Catholics, and Orthodox, lay special claim to being sacramental churches. Both these communities honor the celebration of seven rituals that are efficacious in linking us to God. They commence early in the development of a church member, and accompany a person throughout his/her life.
Catholics especially have gotten into the practice of tracing the origins of the sacraments, which takes us back to our beginnings, usually in the life and ministry of Jesus, or at least in the practices introduced by the early church. So we become historically oriented, and try our best to reconstruct just how it was back then. This is especially evident at this time of the year, which we call Advent, and which melds into Christmas time. The original historical Christmas event is not a sacrament, except in its Eucharistic component, embedded in and amid all the church trimmings of Christmas. These latter elements provide the familiar signs of a Christmas awash with strong historical overtones centering on the manger set up in a prominent place in church, where it resembles a ramshackle structure with straw on the ground, a small crib with an infant lying in it, a man woman kneeling on either side of a baby, and often some bedraggled looking shepherds, and, eventually, some regal looking figures. There will be a few animals rummaging around, and maybe an angel or two hovering in the rafters. That’s the way we make Christmas as present an event as possible.
And such a scene is usually pretty accurate, historically. But Christmas is more than reconstructing, as best we can, the way it “was”. Christmas is the way it “is”, and so functions somewhat like a sacrament. And this means bringing about the re-birth of Jesus into our lives here and now. This entails capturing the original meaning of Jesus’ birth (more than just the original historical setting) as a here-and-now happening. What does this mean? It’s somewhat like talking on the phone with someone. His/her voice is present to me right now. It’s not just me imagining a conversation. It’s a real event happening right now. But even if my phone is equipped to capture and provide me an image of my conversation partner as speaking to me here and now, it’s still a different way of that person being present t me than if she/he stood next to me, just five feet way. So the person is truly present to me– sort of.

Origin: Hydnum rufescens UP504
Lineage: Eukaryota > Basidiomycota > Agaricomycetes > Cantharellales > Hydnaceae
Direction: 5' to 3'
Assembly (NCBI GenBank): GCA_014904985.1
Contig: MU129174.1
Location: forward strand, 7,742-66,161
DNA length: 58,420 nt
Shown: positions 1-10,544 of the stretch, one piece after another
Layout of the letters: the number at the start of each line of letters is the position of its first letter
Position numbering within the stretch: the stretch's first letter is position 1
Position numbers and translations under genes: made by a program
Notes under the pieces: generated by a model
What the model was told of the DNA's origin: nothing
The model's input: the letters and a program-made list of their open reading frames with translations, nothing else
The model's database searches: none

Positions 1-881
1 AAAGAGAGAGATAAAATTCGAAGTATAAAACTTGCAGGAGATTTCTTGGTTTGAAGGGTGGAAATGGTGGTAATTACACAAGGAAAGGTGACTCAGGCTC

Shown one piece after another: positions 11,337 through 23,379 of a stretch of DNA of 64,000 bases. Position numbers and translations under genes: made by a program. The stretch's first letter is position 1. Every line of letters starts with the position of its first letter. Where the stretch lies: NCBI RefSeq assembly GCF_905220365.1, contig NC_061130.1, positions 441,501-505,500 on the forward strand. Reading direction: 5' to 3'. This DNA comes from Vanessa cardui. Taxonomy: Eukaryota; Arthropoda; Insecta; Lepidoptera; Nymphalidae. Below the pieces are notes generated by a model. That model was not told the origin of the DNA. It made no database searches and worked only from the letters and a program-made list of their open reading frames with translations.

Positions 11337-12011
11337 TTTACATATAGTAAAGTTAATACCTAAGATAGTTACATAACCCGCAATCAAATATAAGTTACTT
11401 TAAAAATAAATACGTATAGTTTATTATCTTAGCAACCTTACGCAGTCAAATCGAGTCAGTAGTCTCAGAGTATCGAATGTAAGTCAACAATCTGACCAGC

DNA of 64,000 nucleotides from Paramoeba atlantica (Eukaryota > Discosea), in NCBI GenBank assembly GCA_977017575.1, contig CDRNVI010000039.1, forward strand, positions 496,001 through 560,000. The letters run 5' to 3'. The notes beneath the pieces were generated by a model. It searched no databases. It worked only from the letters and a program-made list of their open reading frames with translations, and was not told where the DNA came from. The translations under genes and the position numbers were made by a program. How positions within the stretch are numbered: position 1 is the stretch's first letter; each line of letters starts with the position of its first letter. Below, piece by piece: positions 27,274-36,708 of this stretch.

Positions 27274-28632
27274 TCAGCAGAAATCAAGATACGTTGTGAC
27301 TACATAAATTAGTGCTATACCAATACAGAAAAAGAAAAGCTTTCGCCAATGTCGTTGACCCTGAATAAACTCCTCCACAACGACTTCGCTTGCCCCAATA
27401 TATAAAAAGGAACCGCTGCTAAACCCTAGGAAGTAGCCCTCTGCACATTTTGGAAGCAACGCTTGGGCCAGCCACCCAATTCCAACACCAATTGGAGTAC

Or, to take an example even closer to home: myself. Here I am, in 2013, a rather corpulent self at 175 pounds (or more), standing 5’8” tall, with graying hair, celebrating Christmas. Should I wish, I can surround myself with photos of myself in earlier Christmases, when I was 3 months old, 5 years old, 12 years old, 18, 25 and 33.
But, can I faithfully re-present myself, at this very moment, so as to be a total replica of my infant self, my childhood self, my teen self, my young adult self, etc.? Of course not. That part of my life is gone forever. I can’t reproduce it. So, I’m different person? No, of course not. I’m the same person but “in a different way”. It’s the same with Christmas (and every sacrament operates this way, too). The same event (the birth of Christ) is present right now, but in a different way. This is worth pondering. It’s not a matter of trying to wearing diapers again, or knickers, or a short skirt, We can’t repeat the past this way. But being open to a new birth of Christ taking place within me here and now is quite plausible. That’s how sacraments work—and our Christmas celebration too.
We are a community of laymen and laywomen who, with vowed Passionists, seek to share in the charism of St. Paul of the Cross through prayer, ongoing spiritual formation, and proclamation of the message of Christ Crucified.